Regulation must work for society and its best interests

In our Government 2.0 model for public service, at the federal level, regulation comes from a single source – the National Regulatory Service, within the Office of Regulation. It is the central, consolidated repository for all federal regulation as a one-stop shop, which makes it easier to research what regulation says and comply with its provisions.

Today, there are thousands of individual bureaucracies at the federal level that can pass regulation into the Federal Register. Many of these rules are highly complex, convoluted and opaque - which can make legal compliance nightmarish and extremely expensive, translating to sky-high legal expenses for American businesses both large and small.

The Alliance Party believes that regulation of an advanced society is critically important, but it also believes that complying with regulation should be as easy, painless and inexpensive as possible. The National Regulatory Service is intended to achieve this goal, and here's how it works.

Rather than individual bureaucracies passing their own rules, under our model, they would instead propose rules written in a universally standardized format to the National Regulatory Service, which would in turn review them to ensure clarity, fairness and compliance with existing law. The National Regulatory Service would then have public hearings to gauge the effect of regulations, and allow consumers, businesses and advocacy groups to make their opinions known in a transparent forum.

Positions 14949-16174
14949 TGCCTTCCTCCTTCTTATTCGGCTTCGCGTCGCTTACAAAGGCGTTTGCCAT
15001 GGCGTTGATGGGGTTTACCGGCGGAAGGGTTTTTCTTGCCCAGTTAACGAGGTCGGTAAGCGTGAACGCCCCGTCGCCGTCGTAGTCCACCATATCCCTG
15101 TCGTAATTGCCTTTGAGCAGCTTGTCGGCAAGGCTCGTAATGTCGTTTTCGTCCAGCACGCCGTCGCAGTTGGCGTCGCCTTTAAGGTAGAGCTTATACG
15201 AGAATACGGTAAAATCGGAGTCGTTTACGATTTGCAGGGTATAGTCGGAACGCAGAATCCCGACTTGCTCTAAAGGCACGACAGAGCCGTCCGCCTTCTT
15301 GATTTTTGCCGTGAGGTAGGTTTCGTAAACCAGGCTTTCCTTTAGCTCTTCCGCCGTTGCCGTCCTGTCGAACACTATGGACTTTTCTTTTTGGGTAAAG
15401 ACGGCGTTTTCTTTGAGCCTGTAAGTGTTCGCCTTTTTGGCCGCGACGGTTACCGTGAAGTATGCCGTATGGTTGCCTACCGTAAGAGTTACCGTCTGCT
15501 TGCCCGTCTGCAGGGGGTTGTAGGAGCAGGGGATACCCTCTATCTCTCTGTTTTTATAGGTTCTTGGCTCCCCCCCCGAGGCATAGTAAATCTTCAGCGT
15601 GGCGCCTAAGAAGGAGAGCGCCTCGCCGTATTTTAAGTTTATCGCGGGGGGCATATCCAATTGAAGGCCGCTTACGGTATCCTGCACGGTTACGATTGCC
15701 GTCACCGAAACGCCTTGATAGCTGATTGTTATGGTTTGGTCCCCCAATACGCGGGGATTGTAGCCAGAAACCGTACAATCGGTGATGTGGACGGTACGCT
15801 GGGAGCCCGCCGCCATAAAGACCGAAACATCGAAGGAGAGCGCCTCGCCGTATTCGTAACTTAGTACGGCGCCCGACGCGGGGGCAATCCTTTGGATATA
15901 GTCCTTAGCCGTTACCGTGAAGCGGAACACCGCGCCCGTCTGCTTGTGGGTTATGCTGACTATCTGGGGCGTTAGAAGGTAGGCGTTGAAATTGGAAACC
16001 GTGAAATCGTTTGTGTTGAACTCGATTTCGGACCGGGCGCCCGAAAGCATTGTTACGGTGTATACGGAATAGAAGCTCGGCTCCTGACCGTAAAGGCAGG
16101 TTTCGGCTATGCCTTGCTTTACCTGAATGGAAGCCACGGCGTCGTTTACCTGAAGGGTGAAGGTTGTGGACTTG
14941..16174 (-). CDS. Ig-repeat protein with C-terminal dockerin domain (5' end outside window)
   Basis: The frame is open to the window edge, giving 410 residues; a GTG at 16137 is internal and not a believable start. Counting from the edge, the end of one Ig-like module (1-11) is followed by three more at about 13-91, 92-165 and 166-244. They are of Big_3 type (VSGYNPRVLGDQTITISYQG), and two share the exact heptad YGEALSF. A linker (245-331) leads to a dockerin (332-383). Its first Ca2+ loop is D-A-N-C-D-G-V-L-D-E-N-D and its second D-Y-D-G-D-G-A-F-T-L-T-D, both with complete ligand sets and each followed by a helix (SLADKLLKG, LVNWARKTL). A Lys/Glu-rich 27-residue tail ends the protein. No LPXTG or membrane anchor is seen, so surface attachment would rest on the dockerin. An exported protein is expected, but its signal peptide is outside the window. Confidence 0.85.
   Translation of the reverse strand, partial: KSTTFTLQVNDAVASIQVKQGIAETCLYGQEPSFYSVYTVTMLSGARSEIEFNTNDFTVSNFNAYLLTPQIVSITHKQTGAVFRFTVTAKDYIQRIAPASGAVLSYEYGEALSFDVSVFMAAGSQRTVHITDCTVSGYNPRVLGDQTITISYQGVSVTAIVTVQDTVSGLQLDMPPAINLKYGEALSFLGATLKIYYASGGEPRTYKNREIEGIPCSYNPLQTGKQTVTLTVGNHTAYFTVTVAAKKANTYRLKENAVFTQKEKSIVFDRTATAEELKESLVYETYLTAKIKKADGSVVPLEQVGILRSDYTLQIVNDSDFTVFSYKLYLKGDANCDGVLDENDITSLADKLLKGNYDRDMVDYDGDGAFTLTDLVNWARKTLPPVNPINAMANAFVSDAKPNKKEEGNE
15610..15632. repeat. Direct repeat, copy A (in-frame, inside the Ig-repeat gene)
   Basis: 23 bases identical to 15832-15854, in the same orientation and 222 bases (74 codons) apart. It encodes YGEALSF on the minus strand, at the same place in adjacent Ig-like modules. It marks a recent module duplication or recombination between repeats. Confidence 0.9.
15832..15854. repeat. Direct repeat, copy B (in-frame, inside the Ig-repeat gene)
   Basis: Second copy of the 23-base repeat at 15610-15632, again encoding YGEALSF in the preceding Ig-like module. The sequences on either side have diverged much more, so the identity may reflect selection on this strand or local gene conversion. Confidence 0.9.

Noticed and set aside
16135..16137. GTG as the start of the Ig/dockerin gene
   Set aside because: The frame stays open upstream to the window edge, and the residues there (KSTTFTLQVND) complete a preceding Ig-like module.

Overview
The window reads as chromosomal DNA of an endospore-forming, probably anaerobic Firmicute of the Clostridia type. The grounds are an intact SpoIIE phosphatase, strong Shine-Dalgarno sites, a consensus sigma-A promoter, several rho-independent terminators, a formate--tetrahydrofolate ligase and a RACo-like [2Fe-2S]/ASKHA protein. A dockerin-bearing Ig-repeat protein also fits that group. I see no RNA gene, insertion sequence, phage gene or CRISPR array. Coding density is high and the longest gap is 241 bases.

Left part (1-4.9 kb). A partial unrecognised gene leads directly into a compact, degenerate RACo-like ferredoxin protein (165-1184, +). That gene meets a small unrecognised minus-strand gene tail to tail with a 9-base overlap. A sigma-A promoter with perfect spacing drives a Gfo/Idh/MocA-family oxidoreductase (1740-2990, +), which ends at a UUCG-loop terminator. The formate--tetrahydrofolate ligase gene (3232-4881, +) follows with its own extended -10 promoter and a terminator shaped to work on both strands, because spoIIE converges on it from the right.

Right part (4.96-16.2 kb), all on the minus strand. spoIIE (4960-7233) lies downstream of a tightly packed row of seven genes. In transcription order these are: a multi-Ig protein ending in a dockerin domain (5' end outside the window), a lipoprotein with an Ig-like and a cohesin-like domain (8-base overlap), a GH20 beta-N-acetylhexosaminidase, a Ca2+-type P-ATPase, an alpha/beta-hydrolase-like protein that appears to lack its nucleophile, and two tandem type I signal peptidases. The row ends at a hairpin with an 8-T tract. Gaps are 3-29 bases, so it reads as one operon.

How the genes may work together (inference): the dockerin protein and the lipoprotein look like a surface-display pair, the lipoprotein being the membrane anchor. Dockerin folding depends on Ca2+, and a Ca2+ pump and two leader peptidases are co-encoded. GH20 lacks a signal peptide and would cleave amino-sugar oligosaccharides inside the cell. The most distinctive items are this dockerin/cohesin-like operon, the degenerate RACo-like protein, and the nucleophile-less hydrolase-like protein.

After all hearings are concluded, if regulations are approved they would be granted the force of law and each service would have the authority to enforce them as necessary – which if warranting of criminal or civil litigation, would be handled exclusively by the Department of Justice. Every active regulation in the federal government would be published in a public online database with tiered categorization structures and advanced search capabilities, making research and compliance dramatically easier than it is today.

Should any regulations be challenged or considered outdated over time, the service that proposed these regulations would have to defend their validity and could ultimately be overruled by the National Regulatory Service, Congress or the President at any time. In doing this, it's notable that in our model the National Regulatory Service’s function is not to micro-manage or obstruct regulation passed by government services whatsoever. Rather, its purpose is to act as a function of review, working to ensure that regulations are clearly written, not overly broad in scope and not working against the public or national interest because at its core regulation must serve the national interest.

By making the National Regulatory Service the lone source of regulation at the federal level, it standardizes our regulatory framework. It provides a singular source where regulations of any kind can be found definitively, making due diligence straightforward and removing the immense financial burden surrounding it today. This prevents conflicts of interest as it doesn’t allow public services to write their own regulations to suit their own agendas (see: the DEA and marijuana). Moreover, as all regulation would be centralized, it would be easier to identify and change overly complex or poorly written regulation or protest it if it’s unnecessarily burdensome, ensuring that regulation is working for the best interests of our society.

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